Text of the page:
Sunday, May 17, 2009

No more pit bull smiles?

Well, red velvet femme is still having internet issues, and I've been traveling, so I'm not sure when blogging will resume in earnest. But I've been thinking a lot about some discussions that are happening on the human-animal studies listserv. There are some animal welfare advocates who fervently believe that all animal breeding and pet-keeping involves exploitation, and that the end of domesticated animal populations is a worthy goal. It's easy to dismiss this as some kind of ivory tower insanity or fringe freakery, but I've watched this debate unfold for years and the argument continues to gain steam and the people who believe it gain power.

This iteration of the debate has been more heated discussion than what usually takes place on this (mostly academic) board, with a fair amount of snark involved. Some sensible folks have rightly pointed out that all kinds of relationships involve some aspects of utility, and that's not necessarily a bad thing.

What has been most striking to me lately is the very serious ways in which people are describing domestication of animals in terms of slavery and also imperialism. In animal studies circles, this idea that domestication of animals should be abolished is known as the "abolitionist" approach. The comparison of domesticated animals to human slaves is hardly new, and comparisons abound, but when this is brought up it's usually done cautiously and with qualifiers out the arse. It may not be that every animal welfare advocate who identifies as an abolitionist believes that domestication is tantamount to slavery (or that it simply *is* slavery), but the reference is surely there.

I'd like to articulate some kind of response to all this that goes beyond mute horror. It's definitely fair to remind ourselves, over and over again, of the power imbalance and inherent inequities involved in animal-keeping. I'm not sure though that it's fair to insert cattle into the same position as African slaves or colonized people in a new vegan freedom narrative. It's just not the same. It's just not. But why?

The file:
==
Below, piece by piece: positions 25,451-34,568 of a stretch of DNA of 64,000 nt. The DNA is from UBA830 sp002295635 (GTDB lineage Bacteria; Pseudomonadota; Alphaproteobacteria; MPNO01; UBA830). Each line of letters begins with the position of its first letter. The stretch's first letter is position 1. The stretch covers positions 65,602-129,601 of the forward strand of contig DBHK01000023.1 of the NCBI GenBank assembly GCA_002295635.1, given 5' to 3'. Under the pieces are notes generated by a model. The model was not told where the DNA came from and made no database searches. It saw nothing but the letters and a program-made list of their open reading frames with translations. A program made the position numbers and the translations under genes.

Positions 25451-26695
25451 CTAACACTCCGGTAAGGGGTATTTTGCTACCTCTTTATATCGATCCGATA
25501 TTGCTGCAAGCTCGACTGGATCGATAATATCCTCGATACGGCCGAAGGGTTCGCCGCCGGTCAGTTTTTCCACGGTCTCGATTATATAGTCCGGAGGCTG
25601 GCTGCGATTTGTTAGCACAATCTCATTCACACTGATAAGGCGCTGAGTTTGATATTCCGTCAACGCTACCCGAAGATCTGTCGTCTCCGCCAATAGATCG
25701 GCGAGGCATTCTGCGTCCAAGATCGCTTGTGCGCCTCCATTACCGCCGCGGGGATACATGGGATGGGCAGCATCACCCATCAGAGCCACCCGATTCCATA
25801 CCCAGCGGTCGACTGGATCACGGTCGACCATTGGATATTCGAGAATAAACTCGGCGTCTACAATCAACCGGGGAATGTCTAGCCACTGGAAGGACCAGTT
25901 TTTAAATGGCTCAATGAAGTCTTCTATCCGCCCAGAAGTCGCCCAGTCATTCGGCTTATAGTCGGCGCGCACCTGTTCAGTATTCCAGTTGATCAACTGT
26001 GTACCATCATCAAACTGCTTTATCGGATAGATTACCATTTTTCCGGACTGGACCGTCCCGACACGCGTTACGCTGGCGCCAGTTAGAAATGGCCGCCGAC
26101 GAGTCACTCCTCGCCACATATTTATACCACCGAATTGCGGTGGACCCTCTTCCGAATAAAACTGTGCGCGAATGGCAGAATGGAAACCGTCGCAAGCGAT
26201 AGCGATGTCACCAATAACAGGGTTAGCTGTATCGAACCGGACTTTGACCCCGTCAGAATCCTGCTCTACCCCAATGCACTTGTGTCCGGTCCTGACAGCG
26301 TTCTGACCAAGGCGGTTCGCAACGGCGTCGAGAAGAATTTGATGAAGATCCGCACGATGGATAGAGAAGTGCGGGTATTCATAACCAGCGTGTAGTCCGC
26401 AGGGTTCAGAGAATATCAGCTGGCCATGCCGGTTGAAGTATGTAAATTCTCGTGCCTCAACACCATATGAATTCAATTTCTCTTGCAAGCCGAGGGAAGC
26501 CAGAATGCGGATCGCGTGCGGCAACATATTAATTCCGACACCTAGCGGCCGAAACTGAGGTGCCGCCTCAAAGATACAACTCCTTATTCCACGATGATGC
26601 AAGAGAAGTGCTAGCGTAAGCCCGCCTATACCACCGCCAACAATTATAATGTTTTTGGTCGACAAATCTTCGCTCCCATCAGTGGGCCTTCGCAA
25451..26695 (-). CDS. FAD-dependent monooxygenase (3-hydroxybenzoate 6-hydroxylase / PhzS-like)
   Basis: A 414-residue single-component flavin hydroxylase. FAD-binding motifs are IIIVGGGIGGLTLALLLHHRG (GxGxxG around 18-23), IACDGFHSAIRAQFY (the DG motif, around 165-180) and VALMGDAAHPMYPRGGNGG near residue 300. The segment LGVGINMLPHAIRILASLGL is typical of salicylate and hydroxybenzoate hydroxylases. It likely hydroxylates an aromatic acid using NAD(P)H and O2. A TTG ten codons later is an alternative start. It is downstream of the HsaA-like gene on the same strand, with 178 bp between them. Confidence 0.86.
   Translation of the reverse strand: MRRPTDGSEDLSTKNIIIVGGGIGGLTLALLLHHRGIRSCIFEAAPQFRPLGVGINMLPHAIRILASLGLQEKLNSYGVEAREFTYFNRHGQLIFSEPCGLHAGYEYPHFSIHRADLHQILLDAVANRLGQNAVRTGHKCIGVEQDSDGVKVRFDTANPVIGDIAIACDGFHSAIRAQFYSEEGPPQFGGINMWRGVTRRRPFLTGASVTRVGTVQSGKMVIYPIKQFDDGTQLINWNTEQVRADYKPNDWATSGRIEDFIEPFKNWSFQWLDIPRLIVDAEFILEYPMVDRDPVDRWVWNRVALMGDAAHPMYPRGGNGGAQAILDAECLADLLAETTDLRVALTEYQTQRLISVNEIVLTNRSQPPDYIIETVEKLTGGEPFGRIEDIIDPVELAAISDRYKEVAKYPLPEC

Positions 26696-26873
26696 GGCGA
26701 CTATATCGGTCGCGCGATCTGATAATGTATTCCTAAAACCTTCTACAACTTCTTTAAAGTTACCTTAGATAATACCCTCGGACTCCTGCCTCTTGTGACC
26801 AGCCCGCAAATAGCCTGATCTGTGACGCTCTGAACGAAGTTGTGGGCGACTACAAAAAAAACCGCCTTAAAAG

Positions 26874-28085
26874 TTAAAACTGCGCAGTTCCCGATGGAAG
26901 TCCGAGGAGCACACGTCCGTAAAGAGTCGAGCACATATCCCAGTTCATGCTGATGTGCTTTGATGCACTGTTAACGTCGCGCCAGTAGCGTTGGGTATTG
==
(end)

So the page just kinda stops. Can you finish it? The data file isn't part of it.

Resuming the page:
It's not just because I can't imagine life without my animal companions. That would be true, and I also pity all the poor saps that will live in future generations without rabbits doing binkies in their living rooms if these new abolitionists win out. I don't want to imagine life without family farms (there are few enough of those left anyway), with sheep for wool and cows for milk, chickens for eggs and goats for laughs. Did slave owners feel the same way? Maybe the tradeoff would be worth it if it would in fact be a world without cruelty, or at least without the same institutions and cultures of cruelty.

It bothers me to think that the eventual goal of these abolitionists is that domestic animal populations and breeds would die out. Only animals that could survive in the wild would continue. And I don't know what would become of self-domesticating animals like dogs under this scenario. To think of dogs being cast out of human society is approaching the realm of the bad sci-fi novel. But stranger things have happened, are happening. Not that history is ever a justification, but we've evolved together for a long, long time. Who would we be without each other?